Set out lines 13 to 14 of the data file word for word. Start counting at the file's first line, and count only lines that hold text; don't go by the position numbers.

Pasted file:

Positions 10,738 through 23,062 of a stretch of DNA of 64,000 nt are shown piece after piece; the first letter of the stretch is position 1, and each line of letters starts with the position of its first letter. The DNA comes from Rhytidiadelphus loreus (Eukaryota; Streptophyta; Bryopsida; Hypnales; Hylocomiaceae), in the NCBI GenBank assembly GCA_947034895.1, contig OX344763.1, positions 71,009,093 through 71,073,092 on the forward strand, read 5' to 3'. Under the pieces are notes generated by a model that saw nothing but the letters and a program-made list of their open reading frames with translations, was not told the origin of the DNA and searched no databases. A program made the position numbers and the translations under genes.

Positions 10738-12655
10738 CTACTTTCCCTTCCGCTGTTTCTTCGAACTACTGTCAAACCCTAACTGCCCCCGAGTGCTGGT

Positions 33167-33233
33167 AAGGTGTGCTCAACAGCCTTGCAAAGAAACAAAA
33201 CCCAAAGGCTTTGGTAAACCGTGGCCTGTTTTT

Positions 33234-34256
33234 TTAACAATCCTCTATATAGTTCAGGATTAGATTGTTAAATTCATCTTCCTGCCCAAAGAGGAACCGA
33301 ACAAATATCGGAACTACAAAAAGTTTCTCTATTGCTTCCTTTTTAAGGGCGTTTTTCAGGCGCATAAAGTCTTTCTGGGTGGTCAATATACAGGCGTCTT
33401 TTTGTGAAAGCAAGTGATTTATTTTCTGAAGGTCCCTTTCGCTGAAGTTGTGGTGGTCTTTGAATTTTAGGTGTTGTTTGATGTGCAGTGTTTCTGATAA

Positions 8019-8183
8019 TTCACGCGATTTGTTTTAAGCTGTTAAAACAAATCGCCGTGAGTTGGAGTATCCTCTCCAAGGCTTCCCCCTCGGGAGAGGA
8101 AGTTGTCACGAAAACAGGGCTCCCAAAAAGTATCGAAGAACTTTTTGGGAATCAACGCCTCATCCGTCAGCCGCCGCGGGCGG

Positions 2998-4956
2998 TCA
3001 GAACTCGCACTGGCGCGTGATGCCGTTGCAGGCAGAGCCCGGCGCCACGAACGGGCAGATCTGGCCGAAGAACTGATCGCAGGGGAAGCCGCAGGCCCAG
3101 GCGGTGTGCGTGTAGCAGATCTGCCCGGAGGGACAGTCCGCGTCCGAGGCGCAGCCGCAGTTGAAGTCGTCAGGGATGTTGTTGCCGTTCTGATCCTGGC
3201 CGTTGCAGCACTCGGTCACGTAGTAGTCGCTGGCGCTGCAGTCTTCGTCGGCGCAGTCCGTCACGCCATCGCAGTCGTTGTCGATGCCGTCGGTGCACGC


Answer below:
8101 AGTTGTCACGAAAACAGGGCTCCCAAAAAGTATCGAAGAACTTTTTGGGAATCAACGCCTCATCCGTCAGCCGCCGCGGGCGG

Positions 2998-4956